Rodenticide poisoning in dogs is caused by ingestion of a toxic dose of rodent poison either directly or by consuming poisoned rodents.
• The symptoms of consumption of a potentially lethal dose include; pale gums, weakness, rapid breathing, blood in excretions, hyperexcitability, muscle tremors, and seizures
• Induction of vomiting as quickly as possible when ingestion is witnessed is the best way to increase the odds for a good outcome, and there is no safe way to induce vomiting at home
• Emergency vet care is essential in all cases of suspected poisoning whether ingestion is witnessed or not
• Treatment involves inducing vomiting, administering activated charcoal, and symptom management
• Anticoagulant rodenticide poisoning is easier to manage than bromethalin rodenticide poisoning, which has no antidote
Ingestion of a toxic dose of a rodenticide presents a life threatening emergency that requires immediate attention. When ingestion is witnessed, emergency treatment to induce vomiting is the best strategy for a good outcome. The safest way to get a dog to throw up is under the direction and care of a veterinarian. There is no safe way to induce vomiting in a dog at home. Bringing the packaging materials or the product itself to the vet may aid in identification of the specific active ingredient and help direct treatment. If symptoms are present but exposure is not confirmed, it is still important to seek medical attention.
The symptoms of rodenticide poisoning vary widely depending on the type of rodenticide and the dose. Some poisons produce symptoms immediately after exposure, while others may take as long as a week.
In the event of exposure to a high dose of a rodenticide, the only symptom may be sudden death in a previously healthy pet. A dog may not ingest a toxic dose all at once. Some poisons have a cumulative effect so repeated small exposures over time may eventually produce symptoms.
There are two main types of rodenticide: anticoagulant based and bromethalin based. Dogs have a higher chance of recovery from anticoagulant based rodenticide toxicity since there is an antidote available. As with all cases of poisoning, early intervention creates the highest chance of a favorable outcome.
Rodenticide toxicosis is caused by ingestion of a toxic dose of rat poison either directly or from ingestion of poisoned rodents.
The symptoms associated with rodenticide toxicosis include:
• Pale gums • Weakness • Coughing • Rapid breathing • Bloody saliva • Bloody stool • Bloody Urine
• Hyperexcitability • Muscle tremors • Seizures • Vomiting • Loss of appetite • Nystagmus
If the exposure is known and the pet is brought immediately to the vet, this is the most optimal scenario in favor of a positive outcome. When the quantity ingested and type of poison are known, the vet can determine how risky the exposure was and what kind of treatment is needed.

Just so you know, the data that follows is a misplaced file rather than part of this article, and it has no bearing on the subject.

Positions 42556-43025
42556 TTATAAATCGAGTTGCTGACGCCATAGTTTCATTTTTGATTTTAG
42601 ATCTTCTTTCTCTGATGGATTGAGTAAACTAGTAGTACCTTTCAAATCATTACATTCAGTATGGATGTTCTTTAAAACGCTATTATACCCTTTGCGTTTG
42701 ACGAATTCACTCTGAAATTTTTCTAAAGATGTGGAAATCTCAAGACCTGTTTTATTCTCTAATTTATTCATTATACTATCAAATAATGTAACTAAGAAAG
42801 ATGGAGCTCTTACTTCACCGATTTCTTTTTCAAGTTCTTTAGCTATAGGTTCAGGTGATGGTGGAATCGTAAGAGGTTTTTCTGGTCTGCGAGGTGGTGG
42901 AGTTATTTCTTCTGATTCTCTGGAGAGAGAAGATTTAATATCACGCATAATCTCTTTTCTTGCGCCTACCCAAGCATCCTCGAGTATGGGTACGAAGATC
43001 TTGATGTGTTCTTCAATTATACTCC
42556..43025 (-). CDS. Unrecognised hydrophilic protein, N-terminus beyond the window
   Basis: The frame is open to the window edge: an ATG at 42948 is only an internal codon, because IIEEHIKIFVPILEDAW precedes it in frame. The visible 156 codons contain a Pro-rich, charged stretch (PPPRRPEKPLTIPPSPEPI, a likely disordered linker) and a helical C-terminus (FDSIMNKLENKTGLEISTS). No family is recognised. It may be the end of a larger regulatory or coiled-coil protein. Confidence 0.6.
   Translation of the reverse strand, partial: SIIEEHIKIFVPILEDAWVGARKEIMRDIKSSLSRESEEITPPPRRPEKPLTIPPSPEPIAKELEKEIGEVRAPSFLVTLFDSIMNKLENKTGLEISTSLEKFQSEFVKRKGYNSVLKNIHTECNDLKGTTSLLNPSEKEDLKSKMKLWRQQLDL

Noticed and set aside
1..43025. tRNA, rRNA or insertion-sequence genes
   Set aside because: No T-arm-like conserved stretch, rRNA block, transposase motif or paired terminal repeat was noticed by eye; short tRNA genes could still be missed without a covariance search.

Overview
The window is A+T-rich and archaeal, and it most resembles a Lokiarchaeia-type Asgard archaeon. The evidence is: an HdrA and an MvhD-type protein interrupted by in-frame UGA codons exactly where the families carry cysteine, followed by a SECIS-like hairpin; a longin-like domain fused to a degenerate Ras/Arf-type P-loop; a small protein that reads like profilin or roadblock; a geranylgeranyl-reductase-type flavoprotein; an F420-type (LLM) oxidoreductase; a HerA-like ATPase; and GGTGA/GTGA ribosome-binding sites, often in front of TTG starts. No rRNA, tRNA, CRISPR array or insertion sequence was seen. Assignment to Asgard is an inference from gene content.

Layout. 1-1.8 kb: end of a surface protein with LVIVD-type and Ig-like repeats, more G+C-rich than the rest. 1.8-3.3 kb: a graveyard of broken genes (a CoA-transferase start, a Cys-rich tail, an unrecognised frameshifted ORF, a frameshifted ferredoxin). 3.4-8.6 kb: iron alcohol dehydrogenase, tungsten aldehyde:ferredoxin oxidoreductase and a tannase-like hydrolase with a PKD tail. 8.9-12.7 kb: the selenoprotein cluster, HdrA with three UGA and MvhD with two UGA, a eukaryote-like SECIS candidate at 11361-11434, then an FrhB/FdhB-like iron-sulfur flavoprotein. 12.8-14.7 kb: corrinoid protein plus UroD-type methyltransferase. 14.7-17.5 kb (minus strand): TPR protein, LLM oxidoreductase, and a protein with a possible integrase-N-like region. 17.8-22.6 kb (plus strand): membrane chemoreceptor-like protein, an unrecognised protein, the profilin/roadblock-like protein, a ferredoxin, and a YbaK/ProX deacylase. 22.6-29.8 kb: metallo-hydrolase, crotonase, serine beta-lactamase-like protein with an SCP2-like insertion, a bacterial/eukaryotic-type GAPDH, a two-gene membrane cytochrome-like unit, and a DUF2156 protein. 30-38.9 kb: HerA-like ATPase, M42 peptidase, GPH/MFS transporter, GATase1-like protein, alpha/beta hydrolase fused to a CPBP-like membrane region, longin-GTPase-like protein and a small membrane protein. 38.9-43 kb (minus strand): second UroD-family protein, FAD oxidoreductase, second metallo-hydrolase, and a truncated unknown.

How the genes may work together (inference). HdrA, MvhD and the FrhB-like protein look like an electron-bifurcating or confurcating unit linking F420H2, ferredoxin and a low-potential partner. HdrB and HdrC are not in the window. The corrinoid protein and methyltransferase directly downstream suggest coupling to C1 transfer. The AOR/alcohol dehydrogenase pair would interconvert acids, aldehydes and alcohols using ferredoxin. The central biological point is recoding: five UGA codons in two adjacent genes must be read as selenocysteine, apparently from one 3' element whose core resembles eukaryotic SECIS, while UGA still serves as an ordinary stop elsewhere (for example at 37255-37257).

If the exposure is not known and rodenticide toxicosis is suspected, routine diagnostics like a physical examination, blood work, urinalysis, and diagnostic imaging are indicated. Anticoagulant rodenticides show characteristic changes in blood work, but other rodenticides are more challenging to identify.
When presented for treatment right after ingestion and before the onset of any symptoms, the goal of therapy is decontamination. Inducing vomiting, gastric lavage, and activated charcoal are helpful for getting the poison out of the dog’s system before it takes effect.
Treatment with vitamin K is not harmful for dogs even if they have not ingested an anticoagulant rodenticide, so it may be initiated for any dog with impaired clotting. Rodenticide toxicosis symptoms occur with many other conditions, so treatment when there is no known ingestion is symptomatic. The duration of treatment varies widely depending on the type of rodenticide.
If exposure is directly observed and there is immediate intervention, the prognosis depends on how much of the poison is removed before it does any damage. If decontamination efforts were successful, the prognosis is excellent. When an antidote is available and is provided prior to the onset of clinical signs, the prognosis is good. Prognosis is always worse for dogs presenting with clinical signs of toxicosis regardless of the active ingredient.
Rodenticide poisoning is prevented by avoiding use of toxic pesticides. If this is not an option, toxicosis can be prevented by keeping pesticides in sealed containers out of reach of pets and by only placing these products in areas where pets do not have access. It is more difficult to prevent poisoning in dogs who live off-leash lifestyles with less supervision, as these dogs may come into contact with different toxins outside of their home environment.
Rodenticide poisoning most commonly reported in areas where this type of pest control is in regular use.
• Inducing vomiting • Activated charcoal • Gastric lavage • Supportive care • Blood transfusions
• Anticonvulsants • Vitamin K
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